No individual can work to sell or market property until they become accredited. That process involves a two-day programme, known as the ‘Negotiator’s Certification Course’, and you’ll be taught:
- The basics of the real estate industry
- Related laws
- Best practice
- Standards expected of working within the industry
Once the course has been completed, the applicant will receive a certificate of attendance. With that certificate, they must then find a real estate firm to sponsor their application to become a REN.
The firm then applies to receive the REN tag from BOVAEA. Only once they’ve received that tag, and are linked to the firm, is an individual qualified to operate within Malaysia’s real estate industry.
Do course. Get tag. Sell houses. Simple? Now you just need to find the time to sleep between all the deal chasing!
How To Avoid Fake Real Estate Negotiators And Agents
With all that’s said and done, you’d want to make sure you engage the services of a genuine real estate agent or negotiator.
If you meet a REN or REA in person, they’re legally obliged to have a name tag on them. As mentioned previously, the tag will be red for REN, blue for REA.
This name tag should include all relevant details relating to the accreditation and registration number of the professional.
And thanks to technology, it’s even easier to cross-check than ever before. A REN tag should have a handy QR code which links to their credentials.
However, if the REN is terminated or resigns from their profession, they must surrender their REN tag to their firm, who will then pass it on to BOVAEA.
This is to avoid unscrupulous behaviour of agents pretending to represent a firm, when they actually no longer do, and potentially conning homebuyers of their money!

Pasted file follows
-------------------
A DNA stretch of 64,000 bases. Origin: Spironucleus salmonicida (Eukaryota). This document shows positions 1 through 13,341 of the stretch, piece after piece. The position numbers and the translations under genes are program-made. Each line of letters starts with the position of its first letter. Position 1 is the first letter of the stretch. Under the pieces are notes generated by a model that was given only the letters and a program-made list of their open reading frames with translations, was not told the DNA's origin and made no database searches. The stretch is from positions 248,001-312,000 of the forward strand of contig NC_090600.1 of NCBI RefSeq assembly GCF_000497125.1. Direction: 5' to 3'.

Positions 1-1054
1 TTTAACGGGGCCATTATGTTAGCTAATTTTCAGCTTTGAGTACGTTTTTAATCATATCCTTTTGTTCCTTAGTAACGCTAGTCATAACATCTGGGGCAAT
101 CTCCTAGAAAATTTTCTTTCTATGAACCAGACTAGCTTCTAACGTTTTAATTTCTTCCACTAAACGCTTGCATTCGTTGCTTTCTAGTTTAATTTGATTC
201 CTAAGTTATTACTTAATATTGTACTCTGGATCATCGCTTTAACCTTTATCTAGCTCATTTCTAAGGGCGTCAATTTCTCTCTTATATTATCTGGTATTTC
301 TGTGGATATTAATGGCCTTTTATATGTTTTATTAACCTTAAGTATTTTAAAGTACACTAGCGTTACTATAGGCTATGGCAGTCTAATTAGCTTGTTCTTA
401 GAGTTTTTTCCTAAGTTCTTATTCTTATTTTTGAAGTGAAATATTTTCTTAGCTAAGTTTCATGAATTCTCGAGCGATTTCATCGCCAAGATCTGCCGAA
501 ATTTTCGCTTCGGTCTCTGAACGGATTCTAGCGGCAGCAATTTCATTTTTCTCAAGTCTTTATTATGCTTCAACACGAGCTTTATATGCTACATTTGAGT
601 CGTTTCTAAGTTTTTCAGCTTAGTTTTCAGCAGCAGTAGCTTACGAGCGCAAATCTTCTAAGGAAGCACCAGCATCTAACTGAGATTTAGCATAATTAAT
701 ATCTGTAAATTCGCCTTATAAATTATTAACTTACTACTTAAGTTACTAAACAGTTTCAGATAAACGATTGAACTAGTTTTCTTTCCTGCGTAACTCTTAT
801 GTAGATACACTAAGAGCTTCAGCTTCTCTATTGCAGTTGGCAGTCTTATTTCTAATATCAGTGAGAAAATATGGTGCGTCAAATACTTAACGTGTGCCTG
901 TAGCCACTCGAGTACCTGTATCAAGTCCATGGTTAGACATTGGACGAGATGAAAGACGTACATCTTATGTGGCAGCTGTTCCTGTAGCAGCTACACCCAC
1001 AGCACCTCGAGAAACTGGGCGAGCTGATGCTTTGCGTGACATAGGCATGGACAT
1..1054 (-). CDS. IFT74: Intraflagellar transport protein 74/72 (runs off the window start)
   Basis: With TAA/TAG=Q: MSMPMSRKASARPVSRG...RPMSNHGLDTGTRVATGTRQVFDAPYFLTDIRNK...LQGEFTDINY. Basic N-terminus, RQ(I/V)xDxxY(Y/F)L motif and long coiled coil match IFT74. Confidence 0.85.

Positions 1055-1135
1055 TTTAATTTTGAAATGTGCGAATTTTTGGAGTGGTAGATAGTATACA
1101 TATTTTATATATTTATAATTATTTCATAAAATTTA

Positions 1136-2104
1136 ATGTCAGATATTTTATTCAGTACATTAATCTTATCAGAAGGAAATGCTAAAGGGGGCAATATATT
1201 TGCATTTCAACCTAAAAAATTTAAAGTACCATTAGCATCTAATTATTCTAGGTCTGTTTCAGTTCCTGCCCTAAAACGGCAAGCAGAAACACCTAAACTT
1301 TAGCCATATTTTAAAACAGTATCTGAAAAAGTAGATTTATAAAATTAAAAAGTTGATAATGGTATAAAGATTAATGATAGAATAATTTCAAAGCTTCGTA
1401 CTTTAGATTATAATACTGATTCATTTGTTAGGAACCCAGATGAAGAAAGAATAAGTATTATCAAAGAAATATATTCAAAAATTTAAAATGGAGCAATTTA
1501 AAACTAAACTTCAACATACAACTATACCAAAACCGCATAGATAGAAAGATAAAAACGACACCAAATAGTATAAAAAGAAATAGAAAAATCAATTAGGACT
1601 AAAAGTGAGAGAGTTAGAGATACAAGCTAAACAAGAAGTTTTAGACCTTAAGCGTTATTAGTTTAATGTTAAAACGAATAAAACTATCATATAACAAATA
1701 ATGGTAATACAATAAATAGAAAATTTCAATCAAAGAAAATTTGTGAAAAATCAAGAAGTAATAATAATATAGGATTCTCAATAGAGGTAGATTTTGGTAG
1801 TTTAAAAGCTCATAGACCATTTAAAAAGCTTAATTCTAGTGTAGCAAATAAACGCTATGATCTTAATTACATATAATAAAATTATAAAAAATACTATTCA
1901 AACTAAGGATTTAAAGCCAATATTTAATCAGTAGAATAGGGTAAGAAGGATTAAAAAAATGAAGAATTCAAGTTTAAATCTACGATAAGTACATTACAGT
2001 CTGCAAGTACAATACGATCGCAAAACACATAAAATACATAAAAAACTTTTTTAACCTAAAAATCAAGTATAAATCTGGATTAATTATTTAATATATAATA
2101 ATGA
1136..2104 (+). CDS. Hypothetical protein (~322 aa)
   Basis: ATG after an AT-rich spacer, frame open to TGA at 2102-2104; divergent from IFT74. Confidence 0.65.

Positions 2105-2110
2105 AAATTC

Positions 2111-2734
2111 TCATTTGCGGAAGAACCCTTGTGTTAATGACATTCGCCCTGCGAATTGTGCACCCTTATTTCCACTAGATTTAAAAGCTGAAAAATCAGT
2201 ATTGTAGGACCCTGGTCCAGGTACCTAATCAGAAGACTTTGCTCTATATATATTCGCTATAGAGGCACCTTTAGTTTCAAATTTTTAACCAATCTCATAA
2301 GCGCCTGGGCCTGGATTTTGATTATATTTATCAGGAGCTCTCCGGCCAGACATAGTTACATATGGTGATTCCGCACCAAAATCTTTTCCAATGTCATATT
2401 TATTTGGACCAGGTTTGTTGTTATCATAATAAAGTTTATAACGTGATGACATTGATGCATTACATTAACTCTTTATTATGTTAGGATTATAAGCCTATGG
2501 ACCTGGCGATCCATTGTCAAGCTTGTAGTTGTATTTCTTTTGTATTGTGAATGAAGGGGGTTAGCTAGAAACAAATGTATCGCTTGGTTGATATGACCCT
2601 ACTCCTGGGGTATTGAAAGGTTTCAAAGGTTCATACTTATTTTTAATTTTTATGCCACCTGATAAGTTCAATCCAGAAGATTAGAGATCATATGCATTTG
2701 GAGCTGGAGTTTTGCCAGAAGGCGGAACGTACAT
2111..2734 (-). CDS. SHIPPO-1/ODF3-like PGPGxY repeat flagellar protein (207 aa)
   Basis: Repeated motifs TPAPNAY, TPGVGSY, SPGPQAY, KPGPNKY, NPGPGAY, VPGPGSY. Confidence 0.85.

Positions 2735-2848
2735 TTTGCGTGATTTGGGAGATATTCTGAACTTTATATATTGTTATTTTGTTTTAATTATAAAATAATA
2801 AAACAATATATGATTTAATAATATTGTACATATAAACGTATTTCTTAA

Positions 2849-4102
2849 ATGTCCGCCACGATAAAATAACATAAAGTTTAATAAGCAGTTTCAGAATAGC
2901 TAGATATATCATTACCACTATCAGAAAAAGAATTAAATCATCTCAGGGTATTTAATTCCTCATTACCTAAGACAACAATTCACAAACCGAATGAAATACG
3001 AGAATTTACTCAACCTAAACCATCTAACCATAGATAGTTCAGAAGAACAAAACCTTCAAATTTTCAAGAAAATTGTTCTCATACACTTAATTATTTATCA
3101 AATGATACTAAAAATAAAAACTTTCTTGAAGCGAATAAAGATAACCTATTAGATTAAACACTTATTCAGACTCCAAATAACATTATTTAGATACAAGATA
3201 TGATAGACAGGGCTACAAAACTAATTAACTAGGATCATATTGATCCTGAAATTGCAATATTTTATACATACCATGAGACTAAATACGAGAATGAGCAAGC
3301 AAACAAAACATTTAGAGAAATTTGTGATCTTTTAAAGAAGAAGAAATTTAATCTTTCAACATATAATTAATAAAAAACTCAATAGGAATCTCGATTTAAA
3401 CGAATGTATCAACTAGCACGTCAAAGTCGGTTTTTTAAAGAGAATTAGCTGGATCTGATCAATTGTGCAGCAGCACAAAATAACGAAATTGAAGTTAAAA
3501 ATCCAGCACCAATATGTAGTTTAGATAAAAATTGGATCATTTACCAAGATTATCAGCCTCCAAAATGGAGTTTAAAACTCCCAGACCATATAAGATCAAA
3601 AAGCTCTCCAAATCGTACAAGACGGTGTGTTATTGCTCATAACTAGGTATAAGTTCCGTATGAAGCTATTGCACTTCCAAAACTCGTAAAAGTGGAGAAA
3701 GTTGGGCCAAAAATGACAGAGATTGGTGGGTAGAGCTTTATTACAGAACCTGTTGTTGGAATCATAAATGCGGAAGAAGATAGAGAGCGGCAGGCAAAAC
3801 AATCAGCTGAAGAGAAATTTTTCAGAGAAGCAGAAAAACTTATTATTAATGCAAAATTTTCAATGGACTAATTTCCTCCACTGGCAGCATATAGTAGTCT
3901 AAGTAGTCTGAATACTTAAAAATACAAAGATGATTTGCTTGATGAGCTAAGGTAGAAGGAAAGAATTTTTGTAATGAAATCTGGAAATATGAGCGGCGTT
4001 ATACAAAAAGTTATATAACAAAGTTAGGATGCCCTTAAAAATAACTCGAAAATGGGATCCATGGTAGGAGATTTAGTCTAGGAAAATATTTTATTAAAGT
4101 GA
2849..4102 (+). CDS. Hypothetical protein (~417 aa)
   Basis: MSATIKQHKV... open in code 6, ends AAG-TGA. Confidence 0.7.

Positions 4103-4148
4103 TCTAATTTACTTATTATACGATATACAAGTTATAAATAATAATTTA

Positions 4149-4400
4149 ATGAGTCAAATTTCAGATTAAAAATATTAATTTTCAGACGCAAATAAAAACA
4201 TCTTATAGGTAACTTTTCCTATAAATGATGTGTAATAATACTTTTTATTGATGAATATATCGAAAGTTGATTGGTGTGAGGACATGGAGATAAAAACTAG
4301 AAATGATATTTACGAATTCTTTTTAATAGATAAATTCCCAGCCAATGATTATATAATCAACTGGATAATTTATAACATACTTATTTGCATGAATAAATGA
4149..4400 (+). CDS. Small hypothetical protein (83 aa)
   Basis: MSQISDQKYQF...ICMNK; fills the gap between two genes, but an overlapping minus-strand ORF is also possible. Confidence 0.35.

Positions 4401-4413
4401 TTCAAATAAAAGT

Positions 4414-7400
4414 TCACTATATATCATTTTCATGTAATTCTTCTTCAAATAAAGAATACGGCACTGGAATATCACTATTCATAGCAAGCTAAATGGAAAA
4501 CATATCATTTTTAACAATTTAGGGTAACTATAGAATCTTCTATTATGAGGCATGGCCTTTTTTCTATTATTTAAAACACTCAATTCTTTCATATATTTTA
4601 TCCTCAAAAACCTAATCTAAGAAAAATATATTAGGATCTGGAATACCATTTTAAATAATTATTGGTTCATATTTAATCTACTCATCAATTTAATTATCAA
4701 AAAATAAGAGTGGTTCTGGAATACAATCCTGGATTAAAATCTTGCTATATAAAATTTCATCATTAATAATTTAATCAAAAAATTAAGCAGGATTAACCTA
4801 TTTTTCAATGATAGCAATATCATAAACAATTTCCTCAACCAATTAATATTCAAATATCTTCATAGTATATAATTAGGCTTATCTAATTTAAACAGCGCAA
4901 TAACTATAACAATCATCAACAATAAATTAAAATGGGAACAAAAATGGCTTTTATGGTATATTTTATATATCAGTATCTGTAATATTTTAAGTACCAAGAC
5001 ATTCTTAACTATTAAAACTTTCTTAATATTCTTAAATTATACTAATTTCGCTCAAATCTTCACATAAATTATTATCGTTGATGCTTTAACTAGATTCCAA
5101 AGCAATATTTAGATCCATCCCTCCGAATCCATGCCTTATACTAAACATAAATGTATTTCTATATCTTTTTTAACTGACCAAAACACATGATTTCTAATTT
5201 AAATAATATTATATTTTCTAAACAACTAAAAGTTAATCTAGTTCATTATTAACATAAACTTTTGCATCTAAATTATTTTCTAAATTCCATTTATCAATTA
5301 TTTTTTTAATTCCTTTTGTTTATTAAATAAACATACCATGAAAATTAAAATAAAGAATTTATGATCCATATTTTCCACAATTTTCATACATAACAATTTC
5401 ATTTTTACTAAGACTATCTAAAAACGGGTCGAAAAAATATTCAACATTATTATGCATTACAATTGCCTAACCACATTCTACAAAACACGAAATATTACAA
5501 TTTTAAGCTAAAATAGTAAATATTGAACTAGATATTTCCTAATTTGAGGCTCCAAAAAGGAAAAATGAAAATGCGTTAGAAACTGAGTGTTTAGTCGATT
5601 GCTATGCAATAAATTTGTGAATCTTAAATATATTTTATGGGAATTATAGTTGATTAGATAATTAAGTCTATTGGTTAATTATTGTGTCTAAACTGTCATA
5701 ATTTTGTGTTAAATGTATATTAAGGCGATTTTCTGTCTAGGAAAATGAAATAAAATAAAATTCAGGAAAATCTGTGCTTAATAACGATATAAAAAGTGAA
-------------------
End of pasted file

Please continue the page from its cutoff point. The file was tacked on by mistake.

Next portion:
When it comes to advertising – all advertisements posted in newspapers, billboards, or property portals must contain the following:
- Estate agent’s e-registration number
- Relevant REN’s name
- Their own registration number
- Contact details
If they don’t have it, they’re probably not legit. If you see a dodgy poster tacked onto the side of a lamp-post, that’s probably not legit either, and it’s actually against the law.
Coincidentally, if you spot any signboards you suspect have been put up by illegal brokers, you can report them to BOVAEA by taking a photo and including the street name, date and time spotted, plus your name and contact details.
Once that’s done, BOVAEA will look into it for verification before passing it on to the Malaysia Communication and Multimedia Commission (MCMC), who will then suspend and/or ban the contact number on the illegal signboard.
The Malaysia Institute of Estate Agents (MIEA) gives a quick guide on what to do if you’re not sure whether an agent is legit, as well as having a handy FAQ for public and professionals about the role of a REN.
Meanwhile this simple registration database hosted by BOVAEA provides a quick reference point to search for a REN if you have the details available.
Under the catchy name of clause 30 (1) of Act 242 of the Valuers, Appraisers and Estate Agents Act 1981, anyone caught illegally undertaking the duties of an estate agent can be fined up to RM300,000 and/or be sentenced to up to three years in jail!